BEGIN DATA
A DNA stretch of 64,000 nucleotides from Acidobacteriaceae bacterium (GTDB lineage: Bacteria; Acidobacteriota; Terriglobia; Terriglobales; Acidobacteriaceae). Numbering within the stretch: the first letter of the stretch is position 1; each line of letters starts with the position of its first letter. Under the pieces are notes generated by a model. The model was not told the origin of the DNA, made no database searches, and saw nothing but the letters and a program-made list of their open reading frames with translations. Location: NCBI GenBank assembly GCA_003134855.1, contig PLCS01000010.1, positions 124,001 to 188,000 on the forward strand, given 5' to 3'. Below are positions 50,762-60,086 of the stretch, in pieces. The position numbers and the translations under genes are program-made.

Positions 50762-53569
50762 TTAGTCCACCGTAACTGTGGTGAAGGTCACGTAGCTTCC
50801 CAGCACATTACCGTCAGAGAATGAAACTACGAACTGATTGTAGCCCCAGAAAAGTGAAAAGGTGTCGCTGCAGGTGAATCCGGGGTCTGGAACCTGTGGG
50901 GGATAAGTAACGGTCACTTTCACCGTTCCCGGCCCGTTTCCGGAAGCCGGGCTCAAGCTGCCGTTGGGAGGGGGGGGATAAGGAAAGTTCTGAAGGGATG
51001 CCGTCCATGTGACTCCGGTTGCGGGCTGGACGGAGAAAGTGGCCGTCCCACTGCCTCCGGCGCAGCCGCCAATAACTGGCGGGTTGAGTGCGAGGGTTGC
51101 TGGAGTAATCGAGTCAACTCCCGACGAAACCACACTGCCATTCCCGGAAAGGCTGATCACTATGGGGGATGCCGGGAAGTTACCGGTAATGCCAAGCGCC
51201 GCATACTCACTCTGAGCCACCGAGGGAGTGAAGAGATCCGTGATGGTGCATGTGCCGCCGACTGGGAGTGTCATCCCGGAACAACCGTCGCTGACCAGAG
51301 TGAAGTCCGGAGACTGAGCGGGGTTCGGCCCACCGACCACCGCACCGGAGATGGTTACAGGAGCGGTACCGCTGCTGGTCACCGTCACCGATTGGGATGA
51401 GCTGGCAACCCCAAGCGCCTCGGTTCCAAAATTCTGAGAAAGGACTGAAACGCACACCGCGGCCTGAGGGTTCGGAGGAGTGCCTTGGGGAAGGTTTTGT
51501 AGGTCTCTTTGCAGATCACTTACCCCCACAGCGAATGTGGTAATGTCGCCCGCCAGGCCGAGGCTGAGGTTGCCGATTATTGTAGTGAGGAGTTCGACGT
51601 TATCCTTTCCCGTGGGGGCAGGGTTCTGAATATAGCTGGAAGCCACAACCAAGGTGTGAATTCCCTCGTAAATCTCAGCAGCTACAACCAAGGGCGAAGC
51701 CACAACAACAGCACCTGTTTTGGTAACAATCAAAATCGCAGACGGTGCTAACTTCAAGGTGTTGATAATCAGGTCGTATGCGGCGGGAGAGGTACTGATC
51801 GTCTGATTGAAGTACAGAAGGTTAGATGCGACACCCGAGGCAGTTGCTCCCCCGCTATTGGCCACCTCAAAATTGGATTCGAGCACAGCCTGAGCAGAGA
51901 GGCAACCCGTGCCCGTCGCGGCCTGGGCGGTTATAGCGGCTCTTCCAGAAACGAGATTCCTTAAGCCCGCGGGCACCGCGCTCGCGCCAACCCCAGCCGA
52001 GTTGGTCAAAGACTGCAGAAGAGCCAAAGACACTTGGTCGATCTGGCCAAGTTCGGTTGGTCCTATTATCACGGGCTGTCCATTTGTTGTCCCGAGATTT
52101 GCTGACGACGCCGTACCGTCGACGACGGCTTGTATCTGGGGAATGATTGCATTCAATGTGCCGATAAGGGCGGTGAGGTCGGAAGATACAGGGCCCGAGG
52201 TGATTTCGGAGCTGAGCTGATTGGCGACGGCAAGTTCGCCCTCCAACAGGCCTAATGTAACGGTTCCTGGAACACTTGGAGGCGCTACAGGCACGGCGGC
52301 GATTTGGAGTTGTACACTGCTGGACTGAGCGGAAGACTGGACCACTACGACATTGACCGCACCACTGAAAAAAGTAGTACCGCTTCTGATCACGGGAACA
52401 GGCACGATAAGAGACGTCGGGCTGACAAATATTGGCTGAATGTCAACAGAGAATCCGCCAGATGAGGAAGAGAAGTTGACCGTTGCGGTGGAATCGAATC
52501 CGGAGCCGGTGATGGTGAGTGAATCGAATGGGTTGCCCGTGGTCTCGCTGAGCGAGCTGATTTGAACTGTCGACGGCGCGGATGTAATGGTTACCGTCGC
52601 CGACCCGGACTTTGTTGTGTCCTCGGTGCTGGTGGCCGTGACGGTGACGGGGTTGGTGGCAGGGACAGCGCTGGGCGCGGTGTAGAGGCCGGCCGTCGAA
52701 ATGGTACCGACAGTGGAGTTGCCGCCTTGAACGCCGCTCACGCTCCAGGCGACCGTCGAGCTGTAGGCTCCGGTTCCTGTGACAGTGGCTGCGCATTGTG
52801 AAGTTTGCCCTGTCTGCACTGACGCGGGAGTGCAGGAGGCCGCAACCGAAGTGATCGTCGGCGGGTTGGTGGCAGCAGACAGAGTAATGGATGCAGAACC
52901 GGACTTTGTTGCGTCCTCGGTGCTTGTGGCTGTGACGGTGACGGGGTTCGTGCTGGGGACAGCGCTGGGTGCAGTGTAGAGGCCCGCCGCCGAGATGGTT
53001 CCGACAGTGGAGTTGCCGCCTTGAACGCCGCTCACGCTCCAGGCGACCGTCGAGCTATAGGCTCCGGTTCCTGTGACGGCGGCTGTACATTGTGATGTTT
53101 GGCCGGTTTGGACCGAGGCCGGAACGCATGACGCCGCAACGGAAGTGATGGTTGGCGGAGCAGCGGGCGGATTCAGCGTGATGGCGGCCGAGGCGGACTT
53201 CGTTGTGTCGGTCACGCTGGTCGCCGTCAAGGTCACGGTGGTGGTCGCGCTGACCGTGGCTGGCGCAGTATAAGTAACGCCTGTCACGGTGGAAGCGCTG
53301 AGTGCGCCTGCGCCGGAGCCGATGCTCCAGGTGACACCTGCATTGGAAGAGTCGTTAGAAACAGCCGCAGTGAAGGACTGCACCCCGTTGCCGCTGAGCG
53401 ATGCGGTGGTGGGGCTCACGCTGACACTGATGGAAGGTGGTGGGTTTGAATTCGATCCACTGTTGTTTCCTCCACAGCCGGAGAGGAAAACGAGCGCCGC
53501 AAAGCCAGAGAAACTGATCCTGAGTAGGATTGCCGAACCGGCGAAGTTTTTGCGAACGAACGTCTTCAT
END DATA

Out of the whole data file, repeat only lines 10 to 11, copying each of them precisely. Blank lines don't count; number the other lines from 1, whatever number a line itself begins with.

51401 GCTGGCAACCCCAAGCGCCTCGGTTCCAAAATTCTGAGAAAGGACTGAAACGCACACCGCGGCCTGAGGGTTCGGAGGAGTGCCTTGGGGAAGGTTTTGT
51501 AGGTCTCTTTGCAGATCACTTACCCCCACAGCGAATGTGGTAATGTCGCCCGCCAGGCCGAGGCTGAGGTTGCCGATTATTGTAGTGAGGAGTTCGACGT